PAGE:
In Good Company

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When I read this, I let out a sigh of relief:

"Any variant foot within a line that consists predominantly of another metrical pattern is called a substitution.  The most sommon substitutions are the following:

A spondaic foot, or spondee, two stressed syllables in a row..." (Essential Literary Terms Hamilton 202).

Yes, this means, to me, that if I'm unable to fit the meter exactly, or I just feel it would do the poem more justice, I CAN deviate from the given meter!  I'm not a weakling because Wordsworth (this really cannot be this man's name), Yeats, Donne and Shakespeare, the father of all literature, used substitutions all the time!  I detinately don't mind being able to compare myself to these gentlemen.

4 Comments

That's right, a poet chooses ev'ry rule.
You need a reason for each change you make,
And thinking on these rules inspires the mind.

Maddie Gillespie said:

You and I are of the same frame of mind, most definitely! This line was well and truly a balm to some nasty burns (skid marks more like) garnered in the act of trying to fit, compress, or otherwise significantly alter words in order to make them fit. Sometimes it serves everyone and everything if a substitution is used. Then again, there are also times when the faltering or skipping created from such an event could create an awkwardness to appear when read. That's not saying that I don't like substitutions, I simply like to play the Devil's Advocate. Anyways, you'll find agreement here and quite possibly with more than one of our fellow peers as well!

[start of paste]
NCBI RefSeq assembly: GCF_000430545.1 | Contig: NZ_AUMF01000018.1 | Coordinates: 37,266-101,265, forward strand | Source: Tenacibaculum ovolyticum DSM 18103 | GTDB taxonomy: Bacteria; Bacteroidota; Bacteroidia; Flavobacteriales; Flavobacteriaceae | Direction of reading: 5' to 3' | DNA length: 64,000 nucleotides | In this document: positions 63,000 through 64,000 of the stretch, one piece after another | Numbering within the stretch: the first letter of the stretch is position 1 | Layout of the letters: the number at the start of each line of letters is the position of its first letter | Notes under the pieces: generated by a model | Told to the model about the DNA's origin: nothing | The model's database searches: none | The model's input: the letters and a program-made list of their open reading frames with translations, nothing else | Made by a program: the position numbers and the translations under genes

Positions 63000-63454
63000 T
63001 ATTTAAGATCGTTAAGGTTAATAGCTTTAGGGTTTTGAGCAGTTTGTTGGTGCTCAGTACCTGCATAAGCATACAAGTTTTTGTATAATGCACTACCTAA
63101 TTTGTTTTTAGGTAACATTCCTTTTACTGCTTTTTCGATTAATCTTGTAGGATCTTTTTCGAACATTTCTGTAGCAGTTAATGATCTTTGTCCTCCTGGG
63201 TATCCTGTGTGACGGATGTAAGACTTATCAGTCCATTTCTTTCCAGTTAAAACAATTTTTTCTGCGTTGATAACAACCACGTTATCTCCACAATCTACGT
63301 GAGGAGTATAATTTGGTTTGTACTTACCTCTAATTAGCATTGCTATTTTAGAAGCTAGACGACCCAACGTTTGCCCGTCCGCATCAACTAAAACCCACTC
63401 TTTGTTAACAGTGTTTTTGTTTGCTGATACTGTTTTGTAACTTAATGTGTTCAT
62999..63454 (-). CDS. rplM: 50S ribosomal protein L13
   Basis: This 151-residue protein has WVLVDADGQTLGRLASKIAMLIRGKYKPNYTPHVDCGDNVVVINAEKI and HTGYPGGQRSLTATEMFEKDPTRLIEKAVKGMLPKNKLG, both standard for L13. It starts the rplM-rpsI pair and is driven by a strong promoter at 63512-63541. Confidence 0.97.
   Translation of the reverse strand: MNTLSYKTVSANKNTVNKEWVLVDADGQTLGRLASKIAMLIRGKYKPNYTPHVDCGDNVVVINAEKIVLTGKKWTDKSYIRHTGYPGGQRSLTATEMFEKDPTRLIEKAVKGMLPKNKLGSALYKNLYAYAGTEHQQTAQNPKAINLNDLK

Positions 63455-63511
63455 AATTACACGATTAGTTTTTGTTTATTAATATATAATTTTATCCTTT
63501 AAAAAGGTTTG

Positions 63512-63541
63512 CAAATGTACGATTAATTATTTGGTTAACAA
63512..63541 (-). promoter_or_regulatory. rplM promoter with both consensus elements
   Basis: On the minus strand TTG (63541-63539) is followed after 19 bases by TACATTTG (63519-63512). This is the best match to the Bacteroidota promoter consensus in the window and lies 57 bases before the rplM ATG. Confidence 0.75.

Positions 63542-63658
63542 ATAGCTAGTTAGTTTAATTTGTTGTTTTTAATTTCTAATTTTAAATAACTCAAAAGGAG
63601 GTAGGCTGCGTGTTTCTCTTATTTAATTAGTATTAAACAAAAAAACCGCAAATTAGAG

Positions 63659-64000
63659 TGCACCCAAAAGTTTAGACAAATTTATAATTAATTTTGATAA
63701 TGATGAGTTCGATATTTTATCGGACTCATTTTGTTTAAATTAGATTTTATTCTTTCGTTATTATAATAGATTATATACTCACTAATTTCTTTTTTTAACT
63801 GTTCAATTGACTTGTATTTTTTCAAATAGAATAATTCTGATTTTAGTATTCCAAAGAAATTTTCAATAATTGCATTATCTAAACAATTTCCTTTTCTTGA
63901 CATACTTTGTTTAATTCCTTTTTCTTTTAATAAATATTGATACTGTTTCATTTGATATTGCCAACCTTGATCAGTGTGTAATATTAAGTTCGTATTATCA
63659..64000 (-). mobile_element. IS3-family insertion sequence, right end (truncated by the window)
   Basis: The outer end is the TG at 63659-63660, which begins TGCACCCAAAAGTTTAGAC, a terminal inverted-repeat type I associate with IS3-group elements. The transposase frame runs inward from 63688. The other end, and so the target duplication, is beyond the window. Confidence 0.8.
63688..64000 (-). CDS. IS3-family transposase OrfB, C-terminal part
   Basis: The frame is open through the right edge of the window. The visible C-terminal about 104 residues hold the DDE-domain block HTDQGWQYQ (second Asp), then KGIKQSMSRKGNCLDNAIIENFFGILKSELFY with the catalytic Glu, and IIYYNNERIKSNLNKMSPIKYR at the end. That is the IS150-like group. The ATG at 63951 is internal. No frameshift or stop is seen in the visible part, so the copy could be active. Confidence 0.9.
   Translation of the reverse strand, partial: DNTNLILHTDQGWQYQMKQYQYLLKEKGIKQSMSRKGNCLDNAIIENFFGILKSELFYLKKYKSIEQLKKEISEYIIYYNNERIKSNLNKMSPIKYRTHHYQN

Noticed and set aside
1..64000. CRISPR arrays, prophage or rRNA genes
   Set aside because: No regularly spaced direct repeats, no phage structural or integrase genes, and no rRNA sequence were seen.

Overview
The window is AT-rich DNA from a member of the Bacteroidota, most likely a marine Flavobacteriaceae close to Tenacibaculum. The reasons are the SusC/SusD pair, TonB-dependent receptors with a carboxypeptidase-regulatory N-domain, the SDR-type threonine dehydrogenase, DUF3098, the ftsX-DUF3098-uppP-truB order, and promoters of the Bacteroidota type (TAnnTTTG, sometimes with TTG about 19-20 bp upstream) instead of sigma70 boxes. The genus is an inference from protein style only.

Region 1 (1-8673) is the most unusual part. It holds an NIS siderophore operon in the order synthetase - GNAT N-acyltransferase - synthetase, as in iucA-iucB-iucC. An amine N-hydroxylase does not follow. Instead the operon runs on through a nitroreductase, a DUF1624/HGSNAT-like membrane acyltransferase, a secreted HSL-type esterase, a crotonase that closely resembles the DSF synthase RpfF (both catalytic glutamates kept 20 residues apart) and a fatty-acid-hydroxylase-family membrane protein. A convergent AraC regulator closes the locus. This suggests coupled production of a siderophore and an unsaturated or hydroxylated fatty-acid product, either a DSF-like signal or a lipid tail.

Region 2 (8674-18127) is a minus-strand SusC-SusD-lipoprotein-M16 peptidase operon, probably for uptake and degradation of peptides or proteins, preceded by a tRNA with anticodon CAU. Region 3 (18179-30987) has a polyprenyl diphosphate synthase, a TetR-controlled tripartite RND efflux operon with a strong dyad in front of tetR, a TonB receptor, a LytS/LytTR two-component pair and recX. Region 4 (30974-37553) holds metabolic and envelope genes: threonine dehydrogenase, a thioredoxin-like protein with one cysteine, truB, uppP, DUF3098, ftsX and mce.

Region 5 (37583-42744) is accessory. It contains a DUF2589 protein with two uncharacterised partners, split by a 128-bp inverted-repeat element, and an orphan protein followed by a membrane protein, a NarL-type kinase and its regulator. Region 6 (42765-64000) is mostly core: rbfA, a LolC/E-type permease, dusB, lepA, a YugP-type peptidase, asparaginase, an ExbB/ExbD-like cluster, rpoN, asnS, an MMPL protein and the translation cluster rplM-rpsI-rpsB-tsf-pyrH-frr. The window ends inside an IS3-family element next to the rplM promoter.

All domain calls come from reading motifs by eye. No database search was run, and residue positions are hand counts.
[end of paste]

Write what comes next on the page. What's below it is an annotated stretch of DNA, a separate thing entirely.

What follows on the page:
Tiffany Gilbert said:

Hey now, I'm going to agree with Dr. Jerz here. If he is agreeing that it is okay to change a rule, I'm going with it. Haha. Plus, remaining within the boundries can become boring. What about putting your work and ideas out there even if they bend the rules a little bit, you never know what kind of result you'll get!

Greta Carroll said:

Angela, the only problem is, since you are not Shakespeare, you have to be cautious with your choices to break the rules. If you aren’t careful people will think you did it by accident or because of lack of knowledge of the rules for the poetic form you are using. And as nice as it is to just throw in a spondaic foot because it fits better, you have to make sure that you have a good reason to be doing so and that that reason is clear to your audience or they’ll think you just messed up.

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